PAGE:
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St. Mary's retired basketball jersey

Tanner Fiorendino, a freshman at St. Mary's High School in Storm Lake, Iowa, wears his number 44 jersey during practice Monday at the school. Fiorendino will be the last player to wear the number, which has been retired in honor of St. Mary's alum and basketball coach Kyle Drey, who was killed this summer when the fertilizer sprayer he was driving collided with a train. Drey wore number 44 when he played for the team.

STORM LAKE, Iowa -- For Storm Lake St. Mary's basketball fans over the years, watching the Drey brothers shooting hoops while wearing the number 44 jersey was a common sight.

First it was Kirby, then Kyle. As a freshman, Kennedy Drey had to wait because a senior was wearing the number. He switched to 44 as a sophomore.

"I wore it because Kyle wore it," Kennedy Drey said.

Of course, other players have worn the number since Kennedy graduated in 2013, but once the current St. Mary's basketball season ends, no boys basketball player will wear number 44 again. (The Panthers open district play tonight.)

Kyle and Kennedy Drey were to co-coach the boys team this season, a plan that tragically ended on June 13, when Kyle was killed after a train struck the agricultural sprayer he was driving at a railroad crossing near Newell.

On Jan. 25, during hall of fame night and homecoming festivities at St. Mary's, the school retired Kyle's number 44. The jersey will hang in the gym, likely on the wall across from the home team's bench, easily visible to Kennedy and future players and coaches.

It's a fitting tribute to a man who loved basketball and St. Mary's school. Kyle farmed and operated K&J Spraying and coached the junior high boys teams and several youth teams over the years. He'd open the gym so kids could come in to shoot and spend extra time helping them hone their skills.

He also was a willing volunteer at the school, said Ryan Berg, St. Mary's middle and high school principal, who was Kyle's junior high basketball coach.

"He was someone who always just had a love for the school and was such a kind-hearted person," Berg said.

Many of Kyle's former class of 2003 classmates returned to Storm Lake for his funeral, and while reminiscing about Kyle and looking through photos from their high school days, they agreed something needed to be done in his memory, said Ashley Hoff, formerly Ashley Hammen. They kicked around a few ideas and concluded that the best way to keep Kyle's memory alive would be to retire his jersey -- a big honor for any athlete -- and display it in the gym, a spot that meant so much to him.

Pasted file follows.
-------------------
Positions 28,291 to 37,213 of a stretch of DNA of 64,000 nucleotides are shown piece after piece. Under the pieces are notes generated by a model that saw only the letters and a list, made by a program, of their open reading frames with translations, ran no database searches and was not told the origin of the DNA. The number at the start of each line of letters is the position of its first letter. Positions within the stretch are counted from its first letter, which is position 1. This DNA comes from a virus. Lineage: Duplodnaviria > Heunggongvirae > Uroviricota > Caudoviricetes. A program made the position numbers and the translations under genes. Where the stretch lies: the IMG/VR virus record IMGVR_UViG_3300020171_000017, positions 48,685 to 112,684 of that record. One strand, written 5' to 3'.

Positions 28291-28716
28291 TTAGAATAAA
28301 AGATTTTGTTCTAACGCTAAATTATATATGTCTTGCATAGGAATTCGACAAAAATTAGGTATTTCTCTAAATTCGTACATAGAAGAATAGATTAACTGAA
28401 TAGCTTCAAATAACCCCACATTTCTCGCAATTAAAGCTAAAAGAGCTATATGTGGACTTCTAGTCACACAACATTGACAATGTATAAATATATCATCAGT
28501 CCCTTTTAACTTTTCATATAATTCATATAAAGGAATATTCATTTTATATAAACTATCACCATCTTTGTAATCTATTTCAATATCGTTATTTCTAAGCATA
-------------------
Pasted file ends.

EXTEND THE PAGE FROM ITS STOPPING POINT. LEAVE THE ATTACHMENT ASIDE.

"It just came about fairly obviously because basketball was such a big thing for him," said Hoff, who works for a television production company in Los Angeles.

Kyle Drey Storm Lake St. Mary's

Kyle Drey, at left in back row, coached the Storm Lake St. Mary's junior high boys basketball teams during two separate stints. Drey was to be the high school coach this season, but he was killed in June when his ag sprayer was struck by a train. The school has retired his jersey and number 44 in his honor.

They ran it by Berg, who asked other school leaders what they thought. There were no objections, least of all from the family.

"It was kind of a special moment. I know how much basketball meant to him," said Kennedy, who's wrapping up his first season as the Panthers' coach. It also would have been Kyle's first season coaching the high school team.

The jersey retirement also was special for the current number 44, freshman Tanner Fiorendino. Kyle had coached Tanner since fifth grade, and the freshman said he had wanted to wear number 44 this season because of his coach. He'll need a new number next season, but that's OK with him.

"I was appreciative of it. I think it was a great honor to retire it," Tanner said. "He really always cared about us and wanted us to do the best we could."

Throughout the season, the boys and girls basketball teams and cheerleaders have worn patches with the initials K.D. on their uniforms. That season-long honor peaked the night of the jersey retirement.

In front of a packed gym, Kyle's wife, Jacquie, their children and other family members were honored on the court.

"It was extremely emotional to watch his two little girls carry that jersey out," Hoff said.

There were few dry eyes left in the building by the end of the ceremony, which included the kickoff of a fundraiser for two new adjustable side baskets in the gym, an upgrade Kyle had wanted so that youth teams could practice and play on hoops with lower heights.

"You felt him smiling at that moment," said Hoff, one of about a dozen of Kyle's classmates who attended the ceremony. "It's special that now he will always be part of that space. He'll still be there shining down on everyone."

Countless times during games this season, Kennedy said, he has asked himself what Kyle would do in certain situations. In future seasons, he won't have to look far for an answer.

"Having his jersey hanging up in the gym so our family and friends can see it, it will just feel like he's there with me," Kennedy said.

And now, he'll be with the school and basketball program for as long as his number hangs in the gym, a constant reminder to future generations of his love for the school and the sport.

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